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Title: Studies of nightside spectral with behaviour from coherent high frequency radars
Authors: Woodfield, Emma Elizabeth.
Award date: 2002
Presented at: University of Leicester
Abstract: The work presented in this thesis is aimed to improving our understanding of the HF Doppler spectral width parameter and how it can be used to identify ionospheric and magnetospheric boundaries, specifically the use of the frequently observed gradient between high (>200 m s-1) and low (<200 m s-1) spectral width. Locating the boundaries between regions is important to the study of how the magnetosphere responds to the solar wind and interplanetary magnetic field conditions. Three case studies and a statistical investigation are presented herein which investigate the nature of these regions. Data from the Co-operative U.K. Twin Located Auroral Sounding System (CUTLASS) HF radars and the European Incoherent SCATter (EISCAT) radars from the primary observations. The cases presented show that high spectral width can be observed both on open and closed magnetic field lines, and that there is a relationship between elevated electron temperature and high spectral width (although the reverse is not true) which appears to be restricted to the post 0300 MLT nightside region. The data also show that high spectral widths can be associated with both single- and multiple-peak HF spectra. The statistical study compares three years of data from the CUTLASS radars and the Syowa East radar (part of the Super Dual Auroral Radar Network, SuperDARN), magnetically conjugate to Iceland East. It is found that the mean spectral width is dependent on latitude, magnetic local time (MLT) and season. The data from the two hemispheres show similar dependence on these factors, although the Syowa East spectral widths are larger in general (instrumental variations are discounted). These results suggest that the physical mechanism(s) creating the high spectral widths must work both on open and closed field lines, be dependent upon latitude and MLT, and be less prevalent (or attenuated) in summer months.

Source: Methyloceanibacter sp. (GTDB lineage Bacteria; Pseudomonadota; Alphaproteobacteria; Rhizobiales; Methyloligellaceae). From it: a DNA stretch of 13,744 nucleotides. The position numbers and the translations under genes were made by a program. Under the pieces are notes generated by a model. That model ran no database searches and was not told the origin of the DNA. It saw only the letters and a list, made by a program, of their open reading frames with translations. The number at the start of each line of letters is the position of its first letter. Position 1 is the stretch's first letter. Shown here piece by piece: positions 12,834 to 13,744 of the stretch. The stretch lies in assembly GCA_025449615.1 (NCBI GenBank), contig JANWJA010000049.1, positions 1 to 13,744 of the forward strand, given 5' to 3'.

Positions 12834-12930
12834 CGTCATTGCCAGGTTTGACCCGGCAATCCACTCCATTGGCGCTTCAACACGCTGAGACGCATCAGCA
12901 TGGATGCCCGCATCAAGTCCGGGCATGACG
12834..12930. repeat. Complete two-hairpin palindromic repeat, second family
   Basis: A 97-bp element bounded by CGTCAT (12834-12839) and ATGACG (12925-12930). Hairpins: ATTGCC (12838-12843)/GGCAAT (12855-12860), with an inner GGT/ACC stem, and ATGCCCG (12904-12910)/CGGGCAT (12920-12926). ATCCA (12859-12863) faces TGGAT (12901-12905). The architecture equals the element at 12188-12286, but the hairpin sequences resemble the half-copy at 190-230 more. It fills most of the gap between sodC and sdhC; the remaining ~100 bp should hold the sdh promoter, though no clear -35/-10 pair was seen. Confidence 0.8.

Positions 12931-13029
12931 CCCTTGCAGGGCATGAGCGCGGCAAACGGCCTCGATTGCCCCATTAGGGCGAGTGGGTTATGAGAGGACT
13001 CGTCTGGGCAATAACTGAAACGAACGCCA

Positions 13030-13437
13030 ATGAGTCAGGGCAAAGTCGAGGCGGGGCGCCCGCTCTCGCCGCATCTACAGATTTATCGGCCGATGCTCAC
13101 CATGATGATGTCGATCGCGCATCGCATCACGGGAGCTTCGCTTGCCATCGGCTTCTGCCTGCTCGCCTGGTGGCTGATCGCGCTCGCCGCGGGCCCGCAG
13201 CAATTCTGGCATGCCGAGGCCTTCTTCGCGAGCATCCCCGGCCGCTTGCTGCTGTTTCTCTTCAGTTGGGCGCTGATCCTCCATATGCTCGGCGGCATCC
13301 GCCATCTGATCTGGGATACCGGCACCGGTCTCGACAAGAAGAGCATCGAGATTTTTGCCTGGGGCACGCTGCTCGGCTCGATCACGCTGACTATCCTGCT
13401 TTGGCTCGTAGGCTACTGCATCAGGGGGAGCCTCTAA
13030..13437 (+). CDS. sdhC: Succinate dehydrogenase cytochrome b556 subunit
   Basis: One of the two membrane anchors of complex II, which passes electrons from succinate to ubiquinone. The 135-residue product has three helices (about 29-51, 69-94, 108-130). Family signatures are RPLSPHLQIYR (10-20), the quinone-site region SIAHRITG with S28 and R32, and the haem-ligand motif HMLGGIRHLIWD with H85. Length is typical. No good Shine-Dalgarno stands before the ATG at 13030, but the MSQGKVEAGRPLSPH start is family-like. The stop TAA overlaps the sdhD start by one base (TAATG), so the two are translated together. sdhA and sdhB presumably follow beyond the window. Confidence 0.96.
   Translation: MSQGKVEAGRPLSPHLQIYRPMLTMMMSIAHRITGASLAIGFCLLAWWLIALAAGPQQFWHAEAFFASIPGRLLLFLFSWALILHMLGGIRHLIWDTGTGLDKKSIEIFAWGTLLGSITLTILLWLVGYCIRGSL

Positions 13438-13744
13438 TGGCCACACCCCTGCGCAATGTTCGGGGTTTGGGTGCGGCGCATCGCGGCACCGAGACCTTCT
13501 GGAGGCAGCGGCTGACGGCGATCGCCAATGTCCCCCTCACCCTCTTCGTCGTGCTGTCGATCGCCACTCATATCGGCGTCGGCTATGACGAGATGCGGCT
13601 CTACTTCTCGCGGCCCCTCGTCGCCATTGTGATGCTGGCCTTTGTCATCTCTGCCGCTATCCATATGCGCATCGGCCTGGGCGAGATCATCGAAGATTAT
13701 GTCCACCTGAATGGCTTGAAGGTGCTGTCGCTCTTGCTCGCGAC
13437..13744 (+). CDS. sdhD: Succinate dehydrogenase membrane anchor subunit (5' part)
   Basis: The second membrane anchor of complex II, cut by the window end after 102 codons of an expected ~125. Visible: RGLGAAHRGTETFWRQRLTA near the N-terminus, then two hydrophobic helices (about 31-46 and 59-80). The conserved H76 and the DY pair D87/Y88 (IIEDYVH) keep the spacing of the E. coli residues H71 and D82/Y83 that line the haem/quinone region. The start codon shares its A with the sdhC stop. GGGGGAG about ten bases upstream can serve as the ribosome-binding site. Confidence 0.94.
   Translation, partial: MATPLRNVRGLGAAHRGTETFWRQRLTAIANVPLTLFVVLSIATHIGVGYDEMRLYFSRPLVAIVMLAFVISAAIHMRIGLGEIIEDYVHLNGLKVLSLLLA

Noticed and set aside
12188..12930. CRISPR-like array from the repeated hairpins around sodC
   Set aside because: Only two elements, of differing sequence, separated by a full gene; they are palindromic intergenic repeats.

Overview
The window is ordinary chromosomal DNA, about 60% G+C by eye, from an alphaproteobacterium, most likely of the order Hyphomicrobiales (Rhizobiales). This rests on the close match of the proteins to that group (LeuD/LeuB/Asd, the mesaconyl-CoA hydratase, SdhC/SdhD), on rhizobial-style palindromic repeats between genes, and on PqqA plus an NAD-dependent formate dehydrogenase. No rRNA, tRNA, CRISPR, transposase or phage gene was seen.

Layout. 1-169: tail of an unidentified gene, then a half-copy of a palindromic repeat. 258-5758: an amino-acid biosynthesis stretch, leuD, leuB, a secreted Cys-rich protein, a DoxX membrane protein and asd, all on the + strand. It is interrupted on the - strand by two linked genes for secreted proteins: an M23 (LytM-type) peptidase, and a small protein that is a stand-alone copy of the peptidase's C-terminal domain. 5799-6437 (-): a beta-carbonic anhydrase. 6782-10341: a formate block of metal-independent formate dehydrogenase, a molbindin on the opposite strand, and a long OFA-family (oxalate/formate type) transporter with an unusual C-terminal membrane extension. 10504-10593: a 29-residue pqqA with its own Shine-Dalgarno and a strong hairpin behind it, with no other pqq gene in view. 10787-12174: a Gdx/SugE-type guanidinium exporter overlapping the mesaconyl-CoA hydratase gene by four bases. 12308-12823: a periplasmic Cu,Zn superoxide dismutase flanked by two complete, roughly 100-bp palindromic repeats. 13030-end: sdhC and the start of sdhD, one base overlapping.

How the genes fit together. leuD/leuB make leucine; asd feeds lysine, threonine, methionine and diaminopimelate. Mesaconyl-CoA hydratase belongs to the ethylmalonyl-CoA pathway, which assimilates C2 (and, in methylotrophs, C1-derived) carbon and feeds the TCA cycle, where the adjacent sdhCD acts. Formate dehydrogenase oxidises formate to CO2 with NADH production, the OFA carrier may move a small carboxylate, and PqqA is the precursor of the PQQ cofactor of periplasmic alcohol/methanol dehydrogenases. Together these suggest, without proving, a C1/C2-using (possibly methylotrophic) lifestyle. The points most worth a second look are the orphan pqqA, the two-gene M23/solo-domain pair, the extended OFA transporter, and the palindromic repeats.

Type: Thesis
Level: Doctoral
Qualification: PhD
Rights: Copyright © the author. All rights reserved.
Appears in Collections:Theses, Dept. of Physics and Astronomy
Leicester Theses

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